\kˈɒkliːə], \kˈɒkliːə], \k_ˈɒ_k_l_iː__ə]\
Definitions of COCHLEA
- 2010 - New Age Dictionary Database
- 1913 - Webster's Revised Unabridged Dictionary
- 2010 - Medical Dictionary Database
- 1920 - A practical medical dictionary.
- 1898 - Warner's pocket medical dictionary of today.
- 1914 - Nuttall's Standard dictionary of the English language
- 1920 - A dictionary of scientific terms.
- 1846 - Medical lexicon: a dictionary of medical science
- 1898 - American pocket medical dictionary
- 1916 - Appleton's medical dictionary
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By Oddity Software
By Noah Webster.
By DataStellar Co., Ltd
A cone-shaped cavity in the petrous portion of the temporal bone, forming one of the divisions of the labyrinth or internal ear; it consists of a spiral canal making two and a half turns around a central core of spongy bone, the modiolus; this spiral canal of the cochlea contains the membranous cochlea or ductus cochlearis in which is the organ of Corti, one of the terminal auditory apparatuses.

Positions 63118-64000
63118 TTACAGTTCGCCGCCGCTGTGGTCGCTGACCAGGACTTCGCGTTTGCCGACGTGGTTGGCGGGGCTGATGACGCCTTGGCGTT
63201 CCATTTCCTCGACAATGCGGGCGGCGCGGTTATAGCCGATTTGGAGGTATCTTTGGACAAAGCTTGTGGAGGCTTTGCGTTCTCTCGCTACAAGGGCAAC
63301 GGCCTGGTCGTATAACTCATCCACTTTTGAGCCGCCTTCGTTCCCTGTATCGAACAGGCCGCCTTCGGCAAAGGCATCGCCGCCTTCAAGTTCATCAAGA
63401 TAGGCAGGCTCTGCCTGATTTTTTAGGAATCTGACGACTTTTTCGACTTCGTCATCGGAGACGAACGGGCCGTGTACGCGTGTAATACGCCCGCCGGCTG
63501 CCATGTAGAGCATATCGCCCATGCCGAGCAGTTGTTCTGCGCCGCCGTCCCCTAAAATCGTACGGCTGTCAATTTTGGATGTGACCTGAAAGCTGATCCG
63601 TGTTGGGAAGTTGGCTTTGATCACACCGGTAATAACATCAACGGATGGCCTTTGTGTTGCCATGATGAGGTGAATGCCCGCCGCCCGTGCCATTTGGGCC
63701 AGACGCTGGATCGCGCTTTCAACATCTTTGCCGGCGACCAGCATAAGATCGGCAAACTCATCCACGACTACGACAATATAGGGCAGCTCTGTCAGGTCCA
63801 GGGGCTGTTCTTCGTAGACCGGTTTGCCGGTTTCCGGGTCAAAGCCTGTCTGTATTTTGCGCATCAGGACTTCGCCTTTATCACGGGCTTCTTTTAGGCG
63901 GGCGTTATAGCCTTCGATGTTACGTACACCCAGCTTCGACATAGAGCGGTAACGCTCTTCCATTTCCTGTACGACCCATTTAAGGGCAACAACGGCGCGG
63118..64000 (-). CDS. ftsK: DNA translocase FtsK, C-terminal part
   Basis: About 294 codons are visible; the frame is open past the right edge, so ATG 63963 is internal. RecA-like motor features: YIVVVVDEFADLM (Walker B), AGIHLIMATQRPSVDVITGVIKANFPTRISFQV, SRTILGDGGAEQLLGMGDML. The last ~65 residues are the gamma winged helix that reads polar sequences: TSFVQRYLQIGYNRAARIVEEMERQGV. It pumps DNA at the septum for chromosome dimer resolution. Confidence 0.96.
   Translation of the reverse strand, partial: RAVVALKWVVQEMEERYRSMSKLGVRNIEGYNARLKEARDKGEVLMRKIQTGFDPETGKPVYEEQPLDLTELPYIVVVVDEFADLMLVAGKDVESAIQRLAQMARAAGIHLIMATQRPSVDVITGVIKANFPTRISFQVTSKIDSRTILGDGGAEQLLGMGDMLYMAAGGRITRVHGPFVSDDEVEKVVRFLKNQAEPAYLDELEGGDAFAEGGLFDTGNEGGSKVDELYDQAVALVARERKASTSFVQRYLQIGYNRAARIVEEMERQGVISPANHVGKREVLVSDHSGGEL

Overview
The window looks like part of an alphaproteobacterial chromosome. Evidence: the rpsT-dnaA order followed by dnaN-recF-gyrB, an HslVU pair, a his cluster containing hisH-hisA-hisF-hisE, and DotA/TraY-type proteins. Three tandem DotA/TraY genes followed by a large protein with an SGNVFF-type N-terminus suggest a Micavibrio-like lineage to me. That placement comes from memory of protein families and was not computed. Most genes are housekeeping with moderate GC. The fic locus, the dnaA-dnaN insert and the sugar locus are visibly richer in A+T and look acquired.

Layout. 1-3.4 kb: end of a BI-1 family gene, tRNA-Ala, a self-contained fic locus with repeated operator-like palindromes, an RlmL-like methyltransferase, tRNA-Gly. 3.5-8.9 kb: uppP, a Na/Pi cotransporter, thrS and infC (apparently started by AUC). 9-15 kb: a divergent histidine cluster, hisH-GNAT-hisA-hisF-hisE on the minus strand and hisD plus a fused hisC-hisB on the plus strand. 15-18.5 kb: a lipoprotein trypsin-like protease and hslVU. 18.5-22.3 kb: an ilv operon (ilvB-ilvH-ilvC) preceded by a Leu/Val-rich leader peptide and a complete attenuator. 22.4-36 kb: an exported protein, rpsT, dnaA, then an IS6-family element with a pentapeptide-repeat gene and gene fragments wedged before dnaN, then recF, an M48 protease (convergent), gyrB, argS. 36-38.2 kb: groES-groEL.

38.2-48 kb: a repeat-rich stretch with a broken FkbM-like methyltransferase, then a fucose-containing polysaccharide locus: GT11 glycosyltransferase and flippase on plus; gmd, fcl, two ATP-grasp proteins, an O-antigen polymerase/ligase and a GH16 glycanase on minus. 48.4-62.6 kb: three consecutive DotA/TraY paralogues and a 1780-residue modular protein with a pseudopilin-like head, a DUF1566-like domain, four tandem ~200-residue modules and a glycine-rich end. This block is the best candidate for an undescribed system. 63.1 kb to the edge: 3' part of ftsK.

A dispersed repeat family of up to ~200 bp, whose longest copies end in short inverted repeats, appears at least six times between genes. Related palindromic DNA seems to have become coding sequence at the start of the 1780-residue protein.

By Stedman, Thomas Lathrop
By William R. Warner
By Nuttall, P.Austin.
By Henderson, I. F.; Henderson, W. D.
Anatomists have given this name to the most anterior of the three cavities, which constitute the labyrinth of the ear, the Pelvis Au'rium, Concha auris inter'na seu Labyrinthi, Cav'itas cochlea'ta seu buccina'ta, Antrum buccino'sum, Troch'lea labyrinth'i: - and that of Scala of the Cochlea, (F.) Rompes du limacon, to two spiral cavities in the interior of the cochlea. One of these scalae terminates at the Fenes'tra rotun'da, and is called Scala tympani: the other opens at the anterior and inferior part of the vestibule: it is called Scala vestib'uli.
By Robley Dunglison
By Willam Alexander Newman Dorland
The third division of the osseous labyrinth of the internal ear. It presents a canal between 28 and 30 mm. long, gradually tapering toward its upper end, turning 2Â½ times round on its axis, and showing on cross section the form of a garden snail. It communicates with the vestibule by a spacious opening and with the tympanic cavity by means of the fenestra rotunda.
By Smith Ely Jelliffe
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